Another OT by Patrick - Dancing With Dementia


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Patrick Sawyer

Originally California now Ireland
Topic Author's Original Post - Feb 13, 2013 - 12:54pm PT
NB I know that I do not contribute many climbing posts, and I was never at the cutting edge of climbing. But I still climb and have been since 1969 (I can still lead 5.9s, very sketchily, shaking in my boots.)

I do not mean to clutter up the forum with off topic issues. But this is an important book in my opinion. It tells it from the point of view of a sufferer.

For those of you who have parents/partners/friends with some form of dementia...

...I recommend Dancing with Dementia: My Story of Living Positively with Dementia by Christine Bryden

From the Amazon review. Though I could write my own review but I am only half way through the book. I had loaned it to John, the local public health nurse, who just finished an intensive course on dementia.

Bryden (an Aussie) was a was a top civil servant and single mother of three children when she was diagnosed with dementia at the age of 46. Since then she has gone on to challenge almost every stereotype of people with dementia by campaigning for self-advocacy, writing articles and speaking at national conferences.

This book is a vivid account of the author's experiences of living with dementia, exploring the effects of memory problems, loss of independence, difficulties in communication and the exhaustion of coping with simple tasks. She describes how, with the support of her husband Paul, she continues to lead an active life nevertheless, and explains how professionals and carers can help.

Christine Bryden makes an outspoken attempt to change prevailing attitudes and misconceptions about the disease. Arguing for greater empowerment and respect for people with dementia as individuals, she also reflects on the importance of spirituality in her life and how it has helped her better understand who she is and who she is becoming.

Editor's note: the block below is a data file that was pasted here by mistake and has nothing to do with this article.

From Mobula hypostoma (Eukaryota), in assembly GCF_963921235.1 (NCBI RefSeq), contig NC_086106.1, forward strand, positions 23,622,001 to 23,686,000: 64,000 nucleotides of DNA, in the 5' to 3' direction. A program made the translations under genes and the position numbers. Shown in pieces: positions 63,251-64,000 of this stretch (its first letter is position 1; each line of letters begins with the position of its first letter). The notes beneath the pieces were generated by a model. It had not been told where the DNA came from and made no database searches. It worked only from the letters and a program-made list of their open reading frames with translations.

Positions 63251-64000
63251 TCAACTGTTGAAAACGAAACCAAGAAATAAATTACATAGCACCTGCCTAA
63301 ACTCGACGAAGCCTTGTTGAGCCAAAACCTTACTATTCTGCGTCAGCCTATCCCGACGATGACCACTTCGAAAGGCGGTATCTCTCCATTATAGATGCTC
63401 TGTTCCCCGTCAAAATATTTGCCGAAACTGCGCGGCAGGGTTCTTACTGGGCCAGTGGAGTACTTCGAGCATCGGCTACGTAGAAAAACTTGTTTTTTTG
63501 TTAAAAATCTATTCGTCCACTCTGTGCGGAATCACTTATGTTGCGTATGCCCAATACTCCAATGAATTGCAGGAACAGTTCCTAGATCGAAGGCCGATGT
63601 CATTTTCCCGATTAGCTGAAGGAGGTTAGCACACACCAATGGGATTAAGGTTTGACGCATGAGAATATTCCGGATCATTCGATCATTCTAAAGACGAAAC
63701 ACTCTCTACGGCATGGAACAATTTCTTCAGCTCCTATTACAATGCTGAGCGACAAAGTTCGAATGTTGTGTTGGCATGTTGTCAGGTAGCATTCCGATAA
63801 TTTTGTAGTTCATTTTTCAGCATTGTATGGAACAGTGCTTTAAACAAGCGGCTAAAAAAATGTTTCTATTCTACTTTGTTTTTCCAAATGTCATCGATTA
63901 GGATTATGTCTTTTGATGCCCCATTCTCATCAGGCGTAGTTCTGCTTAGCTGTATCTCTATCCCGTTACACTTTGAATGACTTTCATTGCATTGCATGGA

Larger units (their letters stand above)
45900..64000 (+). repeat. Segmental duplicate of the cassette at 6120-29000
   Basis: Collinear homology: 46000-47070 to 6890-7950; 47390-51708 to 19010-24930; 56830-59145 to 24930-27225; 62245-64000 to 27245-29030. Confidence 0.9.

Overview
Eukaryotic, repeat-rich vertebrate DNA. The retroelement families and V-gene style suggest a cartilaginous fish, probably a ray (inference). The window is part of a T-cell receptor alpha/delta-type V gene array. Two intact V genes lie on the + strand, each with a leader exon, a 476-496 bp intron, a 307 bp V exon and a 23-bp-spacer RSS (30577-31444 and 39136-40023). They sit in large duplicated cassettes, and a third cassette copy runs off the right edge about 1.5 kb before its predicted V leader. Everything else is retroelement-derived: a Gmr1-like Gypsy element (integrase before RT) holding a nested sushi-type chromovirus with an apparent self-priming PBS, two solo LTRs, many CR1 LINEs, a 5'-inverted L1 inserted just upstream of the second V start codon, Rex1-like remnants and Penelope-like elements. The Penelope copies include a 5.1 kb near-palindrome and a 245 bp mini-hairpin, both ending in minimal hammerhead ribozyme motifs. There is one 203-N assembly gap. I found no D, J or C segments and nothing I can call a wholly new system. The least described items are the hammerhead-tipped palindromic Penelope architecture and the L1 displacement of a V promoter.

Patrick Sawyer

Originally California now Ireland
Topic Author's Reply - Feb 13, 2013 - 01:07pm PT
Thanks Locker. Even though it is not about climbing, at some point many of us will have to deal with dementia. Climbers and their partners/friends/family are not immune to dementia.

I just thought that this is a good book on the subject that I should bring to people's attention.

Taco Standers, I promise, someday I will start a climbing thread.

Big Wall climber
Seattle, WA
Feb 13, 2013 - 01:35pm PT
No need to be sorry, Patrick. I for one am going to get that book and read it. My wife's mother has dementia and she is staying with us as we are her care providers. There is no money for a care facility or in home care provider. We had to sell her house and she gets social security. Luckily she has children that can give her care but as it stands we are trying to situate our lives so she isn't shuffled back and forth among siblings. The situation is difficult and emotional and unpredictable, but it must be done. My heart goes out to you and anyone else that does this kind of thing. It is harder than any climbing I have ever done. As for the nay-Sayers, they can lick me.

Gym climber
Feb 13, 2013 - 01:36pm PT
Taco Standers, I promise, someday I will start a climbing thread.
Why? I think I speak for a "silent majority" or at least a lot of ST readers when I say that I have little to no interest in reading about mundane climbing experiences. I go climbing all the time and climb at a standard recreational level--it's absorbing to me when I do it, but I don't expect anyone else to be interested.
Hissyfits, meltdowns, good OT stuff--that's what we're looking for.

Mountain climber
The Other Monrovia- CA
Feb 13, 2013 - 01:45pm PT
Patrick, no worries, mate, a book on dementia could not be more appropriate here.
The problem is we just can't admit we have it.

Hang in there!
Patrick Sawyer

Originally California now Ireland
Topic Author's Reply - Feb 13, 2013 - 01:56pm PT